Annoyed by Autocomplete?

This topic contains 3 replies, has 2 voices, and was last updated by  Christopher Maahs 3 months, 1 week ago.

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  • #93034

    Christopher Maahs
    Participant

    If you are like me, having heavy background in Windows and Linux prior to Powershell coming about. You have probably worn out your backspace key as much as I have after pressing the TAB key and having it autocomplete to the first FULL match.

    Unlike the bash shell, which autocompletes up to the next unique character, allowing you to press a single (or a few) keys and continue your autocomplete adventure.

    I recently started in a position where I am doing a great deal of tool making, Don said that is where we should live, and usage of autocomplete was important for me.

    Most of us who are building Powershell modules are following a similar naming convention as a great deal of the major tool builders are.

    Verb-{myModuleId}Noun

    My example would be a module named "ThunderCat", might have a myModuleId of Thndr, and commands such as:

    Get-ThndrHost
    Get-ThndrHostStatus
    Get-ThndrLockedServers
    Remove-ThndrTempDirectoryFiles
    Remove-ThndrLockFile

    The names don't really matter too much here, you get the idea.

    So, when I type Remove-Thndr{tab} I'm going to get Remove-ThndrLockFile, and if I really wanted the Remove-ThndrTempDirectoryFiles, and there was 20 other Remove-ThndrL* named functions, I either have to backspace, or tab a bunch more times. My solution is fairly simple. Create functions with names where you want the autocomplete to stop at.

    [PRE]
    Function Remove-Thndr
    {
    [CmdletBinding()]
    Param
    (
    )

    Begin { }
    Process{ }
    End
    {
    Get-Command -Module ThunderCat | Where-Object { $_.Name.StartsWith("Remove-Thndr") }
    }
    }
    [/PRE]

    Now if you type Remove-Thn{tab} the interface stops at Remove-Thndr and allows you to type the "T" and press tab again to autocomplete to the function that you want.

    It isn't perfect and takes a little extra planning if you want to create multiple stop points for sections of similarly named functions where the names get quite long. It saves me some frustration, so I figured I would share.

    Of course, if you accidentally press enter at one of these autocomplete stubs, it is nice for it to spit out the commands that match from the point you are currently at.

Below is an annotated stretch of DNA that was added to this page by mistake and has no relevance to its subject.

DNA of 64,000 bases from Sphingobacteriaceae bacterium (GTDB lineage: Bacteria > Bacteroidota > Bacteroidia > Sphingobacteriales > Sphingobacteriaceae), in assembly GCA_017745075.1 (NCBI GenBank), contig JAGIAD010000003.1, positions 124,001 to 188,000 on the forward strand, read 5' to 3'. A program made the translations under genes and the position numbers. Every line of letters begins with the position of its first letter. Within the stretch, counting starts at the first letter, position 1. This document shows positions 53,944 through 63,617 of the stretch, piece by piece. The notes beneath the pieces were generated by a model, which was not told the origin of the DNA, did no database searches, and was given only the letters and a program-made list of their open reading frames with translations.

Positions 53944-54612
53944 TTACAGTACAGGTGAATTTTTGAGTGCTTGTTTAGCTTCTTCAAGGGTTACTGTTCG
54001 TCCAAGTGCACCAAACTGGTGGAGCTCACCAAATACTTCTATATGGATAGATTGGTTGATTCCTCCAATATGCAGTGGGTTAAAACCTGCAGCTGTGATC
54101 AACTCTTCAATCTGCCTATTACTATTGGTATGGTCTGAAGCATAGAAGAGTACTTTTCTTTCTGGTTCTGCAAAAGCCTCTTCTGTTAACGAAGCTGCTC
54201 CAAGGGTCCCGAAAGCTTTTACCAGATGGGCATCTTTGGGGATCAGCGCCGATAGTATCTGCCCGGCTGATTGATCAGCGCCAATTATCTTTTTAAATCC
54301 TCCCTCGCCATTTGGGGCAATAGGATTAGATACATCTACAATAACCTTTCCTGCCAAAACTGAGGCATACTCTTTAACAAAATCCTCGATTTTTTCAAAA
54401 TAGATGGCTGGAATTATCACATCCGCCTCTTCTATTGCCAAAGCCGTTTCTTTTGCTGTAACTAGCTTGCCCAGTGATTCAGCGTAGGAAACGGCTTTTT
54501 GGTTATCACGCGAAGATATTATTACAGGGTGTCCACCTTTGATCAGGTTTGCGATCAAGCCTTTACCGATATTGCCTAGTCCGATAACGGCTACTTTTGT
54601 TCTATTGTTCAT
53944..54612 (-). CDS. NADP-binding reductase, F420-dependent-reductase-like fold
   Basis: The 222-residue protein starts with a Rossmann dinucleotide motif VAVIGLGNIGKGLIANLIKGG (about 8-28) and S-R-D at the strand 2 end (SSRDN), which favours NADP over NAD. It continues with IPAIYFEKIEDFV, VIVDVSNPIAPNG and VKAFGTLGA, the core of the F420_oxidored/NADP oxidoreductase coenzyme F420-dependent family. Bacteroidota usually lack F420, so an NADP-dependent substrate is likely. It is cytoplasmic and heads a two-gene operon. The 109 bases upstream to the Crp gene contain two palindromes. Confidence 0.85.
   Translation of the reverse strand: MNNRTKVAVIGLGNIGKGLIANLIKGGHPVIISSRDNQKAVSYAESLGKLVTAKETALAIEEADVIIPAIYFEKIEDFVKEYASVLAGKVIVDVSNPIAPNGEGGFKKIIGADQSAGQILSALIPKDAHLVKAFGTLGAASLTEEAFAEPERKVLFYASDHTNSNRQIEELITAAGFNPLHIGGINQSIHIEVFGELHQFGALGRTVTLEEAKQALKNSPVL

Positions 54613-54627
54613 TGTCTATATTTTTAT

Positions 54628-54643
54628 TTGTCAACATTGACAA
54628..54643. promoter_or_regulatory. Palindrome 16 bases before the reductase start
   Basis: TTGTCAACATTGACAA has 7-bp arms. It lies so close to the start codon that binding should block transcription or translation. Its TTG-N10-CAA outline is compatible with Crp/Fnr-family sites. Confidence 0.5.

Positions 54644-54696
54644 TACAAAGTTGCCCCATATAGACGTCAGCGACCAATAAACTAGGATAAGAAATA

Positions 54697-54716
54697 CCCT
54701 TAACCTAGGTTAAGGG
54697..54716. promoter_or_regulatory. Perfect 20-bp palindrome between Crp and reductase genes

Hope you are all enjoying life with Powershell...

    ~cj

  • #93117

    Matt Bloomfield
    Participant

    Shamelessly stolen from Stack Overflow. I had no idea this was a thing.

    Set-PSReadlineKeyHandler -Key Tab -Function Complete

    or

    Set-PSReadlineKeyHandler -Key Tab -Function MenuComplete
    • #93138

      Christopher Maahs
      Participant

      I had not run across Set-PSReadlineKeyHandler previously, and as much as I learn from Stack Overflow. I had not even bothered to search for a solution since I already had a method in mind. If Set-PSReadlineKeyHandler can work the same way as I've setup my modules, I obviously wouldn't go through the time to plan them out this way. Let alone post about it.

      Think what you like though, free country.

      ~cj

    • #93426

      Christopher Maahs
      Participant

      I've given a go using the two options you presented. And while it is a huge step forward, it still isn't quite what I was looking for. Oddly enough, in the Mac version of Powershell, tab completion behaves exactly the same as it does in bash.

      The menu popup is alright, though it still brings you fully to the first match on your command line, and you need take an action other than simply typing another character and pressing TAB.

      Under a standard powershell window:
      For instance, I typed Get-ADC{tab}
      PS C:\Users\Christopher.Maahs> Get-ADCentralAccessPolicy
      Get-ADCentralAccessPolicy Get-ADClaimTransformPolicy Get-ADComputer
      Get-ADCentralAccessRule Get-ADClaimType Get-ADComputerServiceAccount

      And as you can see my command line now expanded to the entire first command on the list. While I can now arrow around, I cannot simply use the next key and press tab again.

      And in ISE, the experience is much better and very close to what I was looking for. The on the fly filter is quite useful, much like the parameters with validation sets.

      I'll likely still plan out my functions in a way that allows me to quickly shortcut my way through using basic tab completion like I do in bash.

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